June 19, 2016 Posted by | Bernie Sanders, Democratic National Convention, Hillary Clinton | , , , , , | Leave a comment

“Over-Inflating Impressions Of Trump’s Strength”: Clinton’s Lead Over Trump May Be Bigger Than You Think

A fresh round of hand-wringing among Democrats broke out over the weekend, and at the core of it was the same old storyline that we keep hearing again and again: Donald Trump is unconventional and unpredictable! The normal political rules don’t apply! Democrats are getting caught off guard by this, and you should be terrified!

But what if Hillary Clinton’s national advantage over Trump is actually larger than it appears? And, more to the point, what if the reason for this is a thoroughly conventional one?

NBC’s Chuck Todd and Dante Chinni have served up a useful analysis of the current national polls that suggests this is a very real possibility. They looked at three recent polls that currently show the race very close: The NBC News poll showing Clinton up 46-43 among registered voters; the New York Times/CBS poll showing her up 47-41; and the Fox News poll putting Trump up 45-42.

But then Todd and Chinni took into account the fact that a sizable chunk of people supporting Sanders are now saying they cannot back Clinton. These are the “Sanders-only voters.” They took the additional step of assuming that Clinton wins back 70 percent of those voters. Here’s what happens to the national numbers:

In the NBC/WSJ poll, Clinton’s advantage over Trump goes from three points to eight points and she leads 51 percent to 43 percent….

In the latest CBS News/New York Times poll, Clinton’s advantage grows from six points to nine points with 70 percent of Sanders-only voters — she leads 50 percent to 41 percent. In the latest Fox News poll, where Trump currently leads Clinton, the Sanders-only voters make it a tied race — 45 percent to 45 percent.

Now, in my view, we shouldn’t place too much stock in national polling at this point, because it historically has not been predictive. But if we are going to obsess over it, let’s keep this in mind: In two of these polls, once you allow for the possibility that Clinton could win over many of Sanders’s supporters once he concedes and endorses her, Clinton holds sizable national leads, of eight and nine points. Nate Cohn has similarly concluded that, if Clinton can consolidate Sanders supporters behind her, she could gain a “considerable advantage” against Trump.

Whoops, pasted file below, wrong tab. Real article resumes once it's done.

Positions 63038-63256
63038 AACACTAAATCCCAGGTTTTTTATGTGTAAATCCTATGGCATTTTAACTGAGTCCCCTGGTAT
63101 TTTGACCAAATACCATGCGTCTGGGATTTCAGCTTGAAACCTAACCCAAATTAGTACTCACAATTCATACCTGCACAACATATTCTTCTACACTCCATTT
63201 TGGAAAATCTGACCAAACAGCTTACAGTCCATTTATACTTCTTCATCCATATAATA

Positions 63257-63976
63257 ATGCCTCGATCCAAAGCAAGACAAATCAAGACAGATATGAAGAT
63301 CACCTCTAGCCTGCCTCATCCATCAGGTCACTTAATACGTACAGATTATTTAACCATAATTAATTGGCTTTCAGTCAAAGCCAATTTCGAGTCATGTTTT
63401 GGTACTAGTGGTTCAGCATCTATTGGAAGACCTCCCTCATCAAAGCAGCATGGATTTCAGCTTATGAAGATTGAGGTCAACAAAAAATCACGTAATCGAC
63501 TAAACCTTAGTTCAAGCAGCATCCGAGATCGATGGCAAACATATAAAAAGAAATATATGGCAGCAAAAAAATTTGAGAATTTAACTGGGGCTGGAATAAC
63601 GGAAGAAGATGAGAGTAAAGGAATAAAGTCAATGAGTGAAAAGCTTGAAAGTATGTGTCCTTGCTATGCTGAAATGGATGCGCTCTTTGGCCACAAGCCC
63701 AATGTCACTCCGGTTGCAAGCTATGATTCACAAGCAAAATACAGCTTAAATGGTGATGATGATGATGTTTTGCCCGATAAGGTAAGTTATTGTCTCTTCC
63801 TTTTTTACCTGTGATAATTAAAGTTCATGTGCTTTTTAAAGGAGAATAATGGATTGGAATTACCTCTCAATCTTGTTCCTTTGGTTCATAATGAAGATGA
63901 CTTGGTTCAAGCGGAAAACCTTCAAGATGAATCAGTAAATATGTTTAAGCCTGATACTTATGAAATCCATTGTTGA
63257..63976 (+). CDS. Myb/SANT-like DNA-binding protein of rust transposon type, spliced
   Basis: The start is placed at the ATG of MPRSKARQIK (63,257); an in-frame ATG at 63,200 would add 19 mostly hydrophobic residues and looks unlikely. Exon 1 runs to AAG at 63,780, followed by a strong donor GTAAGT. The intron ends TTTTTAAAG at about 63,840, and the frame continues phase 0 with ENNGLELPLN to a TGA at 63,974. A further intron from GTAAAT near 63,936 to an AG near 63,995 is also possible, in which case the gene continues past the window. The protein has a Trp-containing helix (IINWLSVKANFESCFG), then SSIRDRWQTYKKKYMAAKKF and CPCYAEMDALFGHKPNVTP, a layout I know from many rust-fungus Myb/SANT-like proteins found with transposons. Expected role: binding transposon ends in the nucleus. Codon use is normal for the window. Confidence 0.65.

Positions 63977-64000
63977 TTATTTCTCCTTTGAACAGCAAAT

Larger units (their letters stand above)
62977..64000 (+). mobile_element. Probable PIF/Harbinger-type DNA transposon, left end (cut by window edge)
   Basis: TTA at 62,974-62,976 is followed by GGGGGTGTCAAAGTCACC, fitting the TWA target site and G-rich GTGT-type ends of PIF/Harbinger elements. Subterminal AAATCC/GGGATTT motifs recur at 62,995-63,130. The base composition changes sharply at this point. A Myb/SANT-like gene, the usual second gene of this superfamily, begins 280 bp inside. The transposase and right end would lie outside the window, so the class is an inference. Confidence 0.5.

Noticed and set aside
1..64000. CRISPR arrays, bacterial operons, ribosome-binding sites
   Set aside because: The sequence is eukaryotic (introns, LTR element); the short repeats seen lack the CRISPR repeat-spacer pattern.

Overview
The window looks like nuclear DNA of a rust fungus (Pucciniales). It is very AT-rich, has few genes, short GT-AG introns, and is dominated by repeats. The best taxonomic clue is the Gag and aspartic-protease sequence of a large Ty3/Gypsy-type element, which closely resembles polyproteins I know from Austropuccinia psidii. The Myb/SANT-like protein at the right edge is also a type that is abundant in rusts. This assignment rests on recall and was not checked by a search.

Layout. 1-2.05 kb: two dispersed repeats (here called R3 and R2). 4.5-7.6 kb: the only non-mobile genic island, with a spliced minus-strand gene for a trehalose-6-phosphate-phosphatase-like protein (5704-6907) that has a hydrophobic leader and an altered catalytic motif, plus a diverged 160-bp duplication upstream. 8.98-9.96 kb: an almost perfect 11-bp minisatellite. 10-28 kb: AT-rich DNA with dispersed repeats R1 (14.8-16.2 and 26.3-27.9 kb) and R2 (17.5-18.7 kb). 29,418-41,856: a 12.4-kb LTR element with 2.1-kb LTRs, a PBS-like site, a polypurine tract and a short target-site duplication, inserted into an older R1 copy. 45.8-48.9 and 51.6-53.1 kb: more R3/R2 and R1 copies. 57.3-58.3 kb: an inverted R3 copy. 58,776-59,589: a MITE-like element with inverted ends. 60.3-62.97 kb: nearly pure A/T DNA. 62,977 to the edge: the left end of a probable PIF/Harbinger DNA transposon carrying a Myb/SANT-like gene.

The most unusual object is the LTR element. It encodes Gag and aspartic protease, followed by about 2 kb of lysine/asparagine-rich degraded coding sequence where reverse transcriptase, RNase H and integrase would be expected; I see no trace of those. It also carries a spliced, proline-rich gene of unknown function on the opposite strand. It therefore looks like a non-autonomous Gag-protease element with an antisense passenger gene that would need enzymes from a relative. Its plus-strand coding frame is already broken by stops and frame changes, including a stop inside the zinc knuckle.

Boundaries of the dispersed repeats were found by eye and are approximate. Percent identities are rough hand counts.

And we’ve seen this before: As Todd notes in his video presentation of these numbers, in 2008, Barack Obama picked up three points against John McCain in NBC polling after Clinton surrendered in the primaries.

If this is right, the point is that the tightening in the polls between Clinton and Trump — which is real — may reflect a particular moment in this race that may prove fleeting, in ways we’ve seen in the past. To be sure, Democrats should not underestimate Trump or imagine that defeating him will be easy. They should work to determine the true source of his appeal, i.e., his suggestion that our political and economic system is failing people and he’d snap it over his knee and get it working again. They should work on making an affirmative case for Clinton that addresses this voter dissatisfaction in addition to relying on the low hanging fruit of attacking his business past and highlighting his wretched comments. Nor does any of this mean that Clinton’s high negatives aren’t a real problem. Democrats should obviously be prepared for any manner of attack that Trump will throw at her, and they’ll need to figure out how to create a more positive narrative around her.

Rather, the point is that we should stop over-inflating impressions of Trump’s strength. We should stop ascribing magical political powers to Trump based on the questionable notion that his “unconventional” and “unpredictable” campaign makes him a more formidable foe than anyone expected. Trump will be difficult to beat, but that might be mainly because these elections are always hard. It is perfectly plausible that the “old rules” will end up applying to some degree. For instance, Clinton may be able to beat Trump, at least in part, by offering up more convincing policies and revealing his to be the nonsense that they are. Maybe assuming that Trump has rendered policy debates meaningless actually gives him too much credit. Maybe we shouldn’t accept Trump’s boasts of super-human appeal in the Rust Belt at face value: they may well run headlong into demographic realities. Meanwhile, we should keep focused on what the aggregate data is actually telling us.

One other point: The Todd/Chinni analysis could have important implications for the endgame of the Dem primaries. Once the voting is over in June, Sanders will have nothing left to do but win actual concessions in exchange for working to swing his supporters behind Clinton. You could see a real shift in how this race is covered, with more and more analysts — and high profile party leaders, such as Elizabeth Warren, and, yes, Barack Obama — pointing out that the failure to unite Democrats is making the prospect of a Trump presidency more likely. That could make it harder for Sanders to hold out. We don’t know if Sanders’s supporters will get behind Clinton in the numbers she needs, and she will have to do her part to make that happen. But despite all the tensions, Sanders, too, will probably end up doing all he can to ensure that it does.

 

By: Greg Sargent, The Plum Line Blog, The Washington Post, May 31, 2016

June 1, 2016 Posted by | Donald Trump, Hillary Clinton, National Polls | , , , , , , | 1 Comment